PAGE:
Starr Long

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Starr Long
Starr Long 2007.jpg
Long in 2007
Born Starr McAuley Long
(1970-03-12) March 12, 1970 (age 48)
Baton Rouge, Louisiana
Alma mater Louisiana State University
Occupation Game developer
Known for Director of Ultima Online
Spouse(s) Eugenie[1]
Children 1
Awards Listed as one of the Top 20 Most Influential People in the MMO industry

Starr McAuley Long (Born March 12, 1970) is an American game developer, a long time collaborator with "Lord British" (Richard Garriott) at the companies Origin Systems (1992–2000), Destination Games (2000–2008), and Portalarium (2013–present). In 1997, Long was the original director of the early graphical multiplayer game Ultima Online, and from 2008–2013 he was executive producer at The Walt Disney Company, where he created and managed several educational games and apps for Club Penguin and the Disney Connected Learning platform. In early 2008, he was listed as one of the Top 20 Most Influential People in the MMO industry.[2] As of 2013, he is again partnered with Garriott at Portalarium, where they are working on the new game Shroud of the Avatar.

Career[edit]

Long grew up in Baton Rouge, Louisiana, the only child of Zelda Klein Long (1948–2013) and Max "Cary" Long (1943–2003), who ran an antique store, Goudeau Antiques.[1][3][4][5] He graduated in 1988 from Baton Rouge Magnet High School, and then attended Louisiana State University, earning a degree in Theatre in 1992. He did some part-time work building sets for local theaters such as Baton Rouge Opera, and then moved with some friends to Austin, Texas, where he continued at venues such as Live Oak Theatre. Because of the low pay in the theater business though, he began looking for other opportunities. On a whim, in September 1992 he responded to an ad looking for paid game testers,[6] and to his surprise found himself suddenly hired by Richard Garriott's well-known game company Origin Systems (which shortly thereafter was acquired by Electronic Arts). At Origin, Long worked in Quality Assurance, documenting bugs on games such as Ultima VII, Wing Commander III, and ShadowCaster.[7][8]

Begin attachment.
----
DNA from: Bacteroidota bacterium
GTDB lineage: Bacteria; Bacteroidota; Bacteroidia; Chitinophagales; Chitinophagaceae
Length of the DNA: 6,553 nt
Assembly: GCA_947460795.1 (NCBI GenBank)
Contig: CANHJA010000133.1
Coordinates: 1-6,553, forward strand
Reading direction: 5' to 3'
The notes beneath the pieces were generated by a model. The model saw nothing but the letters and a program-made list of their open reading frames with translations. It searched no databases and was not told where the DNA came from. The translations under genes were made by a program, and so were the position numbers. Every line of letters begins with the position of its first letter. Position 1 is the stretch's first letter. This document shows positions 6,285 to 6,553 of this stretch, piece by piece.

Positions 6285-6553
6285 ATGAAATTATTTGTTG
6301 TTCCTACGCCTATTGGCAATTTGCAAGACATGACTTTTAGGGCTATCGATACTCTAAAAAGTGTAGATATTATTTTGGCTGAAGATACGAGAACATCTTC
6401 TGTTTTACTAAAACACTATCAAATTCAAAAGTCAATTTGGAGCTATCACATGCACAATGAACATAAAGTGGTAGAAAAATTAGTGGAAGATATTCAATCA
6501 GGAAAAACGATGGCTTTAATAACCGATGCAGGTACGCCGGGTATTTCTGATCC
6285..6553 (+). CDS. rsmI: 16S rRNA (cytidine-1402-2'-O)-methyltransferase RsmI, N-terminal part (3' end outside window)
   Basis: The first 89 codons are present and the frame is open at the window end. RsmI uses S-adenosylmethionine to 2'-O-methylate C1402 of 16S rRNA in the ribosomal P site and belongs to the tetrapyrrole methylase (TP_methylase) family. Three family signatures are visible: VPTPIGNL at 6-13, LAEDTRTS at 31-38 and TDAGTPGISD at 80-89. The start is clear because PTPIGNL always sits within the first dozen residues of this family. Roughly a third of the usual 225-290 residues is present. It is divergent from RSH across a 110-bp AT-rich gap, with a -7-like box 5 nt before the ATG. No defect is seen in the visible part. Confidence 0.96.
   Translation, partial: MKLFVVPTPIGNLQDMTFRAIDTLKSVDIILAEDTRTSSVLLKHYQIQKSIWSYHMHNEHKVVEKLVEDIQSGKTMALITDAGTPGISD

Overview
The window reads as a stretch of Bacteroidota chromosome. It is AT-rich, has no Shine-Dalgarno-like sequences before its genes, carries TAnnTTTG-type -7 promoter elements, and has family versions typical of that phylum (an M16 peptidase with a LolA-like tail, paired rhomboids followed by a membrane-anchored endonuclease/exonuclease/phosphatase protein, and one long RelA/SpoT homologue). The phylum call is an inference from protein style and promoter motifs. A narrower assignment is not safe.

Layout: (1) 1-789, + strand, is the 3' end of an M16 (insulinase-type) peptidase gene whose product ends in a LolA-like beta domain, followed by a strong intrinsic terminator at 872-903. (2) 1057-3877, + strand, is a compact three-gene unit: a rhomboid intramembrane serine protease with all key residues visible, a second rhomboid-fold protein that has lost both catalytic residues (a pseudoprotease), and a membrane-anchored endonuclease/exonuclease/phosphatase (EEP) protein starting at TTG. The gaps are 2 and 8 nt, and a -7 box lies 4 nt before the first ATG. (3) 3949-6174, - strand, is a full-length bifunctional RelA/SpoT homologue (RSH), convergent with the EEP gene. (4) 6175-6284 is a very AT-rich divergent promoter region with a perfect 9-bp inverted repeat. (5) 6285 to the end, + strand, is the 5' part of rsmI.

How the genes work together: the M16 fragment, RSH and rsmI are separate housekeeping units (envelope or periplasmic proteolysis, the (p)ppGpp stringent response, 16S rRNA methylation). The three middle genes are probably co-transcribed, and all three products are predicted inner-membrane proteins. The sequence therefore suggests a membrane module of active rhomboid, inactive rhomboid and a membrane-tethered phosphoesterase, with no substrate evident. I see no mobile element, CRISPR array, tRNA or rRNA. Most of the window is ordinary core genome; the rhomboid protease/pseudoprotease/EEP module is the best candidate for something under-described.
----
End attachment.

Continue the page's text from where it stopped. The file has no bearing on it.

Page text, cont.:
He was soon promoted to QA Lead on games such as BioForge, then in 1995 to associate producer on Ultima IX, and to director of the first online version of the Ultima series, Ultima Online, where Long's online persona was known as Lord Blackthorn.[9] The game was released in 1997, and though not the first graphical MMO, gained considerable attention as part of the popular Ultima series, attracting 250,000 players. It went on to win several awards, including being the first inductee to the GDC Online Awards Hall of Fame, and was listed by TIME magazine as one of the 100 greatest video games of all time.[10]

In 2000, Long and the Garriott brothers left Origin (which was disbanded by its parent company Electronic Arts in 2004), and formed a new company, Destination Games. In 2001 it was acquired by Korea-based NCsoft, with the company's first game Tabula Rasa released in late 2007. However, the game did not perform as well as was hoped, both Garriott and Long left the company in 2008, and the game was shut down in February 2009.[11][12]